Visual Literacy

Visual Literacy

Recognizing, understanding and analyzing ideas and information conveyed through images--rather than text--is central to developing visual literacy skills. It is at the core of WAM's gallery teaching program.

The Weatherspoon offers a unique out-of-classroom learning environment for students of all ages and academic disciplines to hone their observation and communciation skills.

Schedule your visit: ONLINE or call 336-334-5770.


The Art of Seeing | Workshop

The Art of Seeing is a museum-based education program developed by the Weatherspoon Art Museum initially to assist junior and senior Physical Education and Kinesiology students in learning how to observe and interpret movement. Understanding how to see movement as it happens and the ability to assess it quickly, is essential in ensuring a safe learning environment, e.g. in a gymnasium, as well as teaching complex motor skills.

In 2010, The Art of Seeing expanded to include faculty and students in the UNCG School of Nursing and in the Department of Nutrition in courses that specifically address objective observation, visual diagnostic skills and the ability to develop a visual vocabulary. A common thread for each Art of Seeing gallery experience is the use of modern and contemporary artworks to expand what is commonly called one’s “visual literacy” or the ability to recognize and understand ideas conveyed through visible actions or images. In fields such as Kinesiology and Nursing, visual literacy can be thought of as the acquisition and synthesis of visual data (e.g. a person’s affect) in support of conclusions and judgments (e.g. course of treatment).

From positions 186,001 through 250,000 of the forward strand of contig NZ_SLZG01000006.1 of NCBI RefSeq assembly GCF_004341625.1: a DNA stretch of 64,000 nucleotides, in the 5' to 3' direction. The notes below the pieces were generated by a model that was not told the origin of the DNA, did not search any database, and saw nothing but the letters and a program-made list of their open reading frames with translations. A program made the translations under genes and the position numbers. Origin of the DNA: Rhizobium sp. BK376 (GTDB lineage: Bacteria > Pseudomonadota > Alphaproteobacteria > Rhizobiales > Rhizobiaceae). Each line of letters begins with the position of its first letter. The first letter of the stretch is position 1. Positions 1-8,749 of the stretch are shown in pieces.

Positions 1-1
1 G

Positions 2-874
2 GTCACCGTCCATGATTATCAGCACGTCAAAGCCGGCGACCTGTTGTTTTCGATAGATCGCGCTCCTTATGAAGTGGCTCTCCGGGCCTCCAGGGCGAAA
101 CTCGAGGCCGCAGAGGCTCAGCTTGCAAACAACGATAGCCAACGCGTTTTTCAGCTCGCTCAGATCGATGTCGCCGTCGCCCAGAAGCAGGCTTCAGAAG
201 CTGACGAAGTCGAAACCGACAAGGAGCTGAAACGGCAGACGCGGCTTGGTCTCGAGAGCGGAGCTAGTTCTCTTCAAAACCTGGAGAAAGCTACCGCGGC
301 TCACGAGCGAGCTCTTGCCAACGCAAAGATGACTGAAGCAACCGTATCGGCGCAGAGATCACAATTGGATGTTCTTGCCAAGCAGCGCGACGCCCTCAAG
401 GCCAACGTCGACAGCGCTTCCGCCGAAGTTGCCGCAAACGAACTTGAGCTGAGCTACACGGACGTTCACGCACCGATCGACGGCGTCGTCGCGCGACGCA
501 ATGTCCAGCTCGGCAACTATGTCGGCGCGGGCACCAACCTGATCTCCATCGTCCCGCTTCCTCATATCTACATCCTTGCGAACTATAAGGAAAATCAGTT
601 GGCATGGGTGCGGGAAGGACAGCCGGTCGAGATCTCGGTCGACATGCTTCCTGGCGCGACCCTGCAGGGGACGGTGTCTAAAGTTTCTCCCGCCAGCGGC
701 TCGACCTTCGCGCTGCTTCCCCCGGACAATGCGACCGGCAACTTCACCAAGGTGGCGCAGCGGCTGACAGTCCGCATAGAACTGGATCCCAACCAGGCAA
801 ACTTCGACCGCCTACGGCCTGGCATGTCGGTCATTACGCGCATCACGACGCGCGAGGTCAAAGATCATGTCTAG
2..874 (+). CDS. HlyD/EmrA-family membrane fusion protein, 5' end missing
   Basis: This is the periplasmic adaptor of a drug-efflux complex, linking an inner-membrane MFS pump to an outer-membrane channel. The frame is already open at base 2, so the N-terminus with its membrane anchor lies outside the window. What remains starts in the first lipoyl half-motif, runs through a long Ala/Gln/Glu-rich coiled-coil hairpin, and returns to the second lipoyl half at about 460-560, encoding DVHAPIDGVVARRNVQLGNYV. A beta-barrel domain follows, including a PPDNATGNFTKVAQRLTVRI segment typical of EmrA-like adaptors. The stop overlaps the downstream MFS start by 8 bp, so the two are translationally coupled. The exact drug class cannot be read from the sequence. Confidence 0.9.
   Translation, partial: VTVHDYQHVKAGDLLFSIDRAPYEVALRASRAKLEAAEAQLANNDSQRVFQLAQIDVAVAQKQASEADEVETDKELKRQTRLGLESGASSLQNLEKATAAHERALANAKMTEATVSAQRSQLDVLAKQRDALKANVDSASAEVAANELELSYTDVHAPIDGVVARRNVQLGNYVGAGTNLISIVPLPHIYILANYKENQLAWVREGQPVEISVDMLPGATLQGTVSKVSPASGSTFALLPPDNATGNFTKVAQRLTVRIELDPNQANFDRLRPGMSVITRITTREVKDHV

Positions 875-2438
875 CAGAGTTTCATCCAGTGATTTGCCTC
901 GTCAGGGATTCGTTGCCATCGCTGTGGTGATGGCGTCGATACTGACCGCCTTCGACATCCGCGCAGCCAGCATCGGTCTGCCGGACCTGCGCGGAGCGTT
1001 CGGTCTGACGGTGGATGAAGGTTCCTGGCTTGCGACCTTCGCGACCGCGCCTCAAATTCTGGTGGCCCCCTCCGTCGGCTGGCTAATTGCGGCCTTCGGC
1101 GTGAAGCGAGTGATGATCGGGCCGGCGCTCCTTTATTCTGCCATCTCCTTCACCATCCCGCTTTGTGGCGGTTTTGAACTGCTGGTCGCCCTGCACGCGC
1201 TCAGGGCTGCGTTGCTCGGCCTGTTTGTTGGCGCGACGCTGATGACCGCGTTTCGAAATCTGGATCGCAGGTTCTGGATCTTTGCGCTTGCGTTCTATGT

The Weatherspoon Art Museum is one of a handful of academic museums currently exploring the relationship between art and medicine by observing works of art. Learn more

Focus on Visual Literacy | Guided Tour

Recognizing, understanding and analyzing ideas and information through images--rather than text--is central to developing visual literacy skills. Specific goals are discussed with faculty in advance and artworks are selected to foster collaborative, discussion-based teaching and learning in the galleries. Common themes address visual rhetoric, interpretation, and visual bias. 50-90 minutes.

 Learning to Look | Guided Tour

Led by trained docents, students and adults are invited to explore the museum while trying out strategies for looking at and interpreting modern and contemporary art. 50 minutes. 

 Visual Literacy | Resources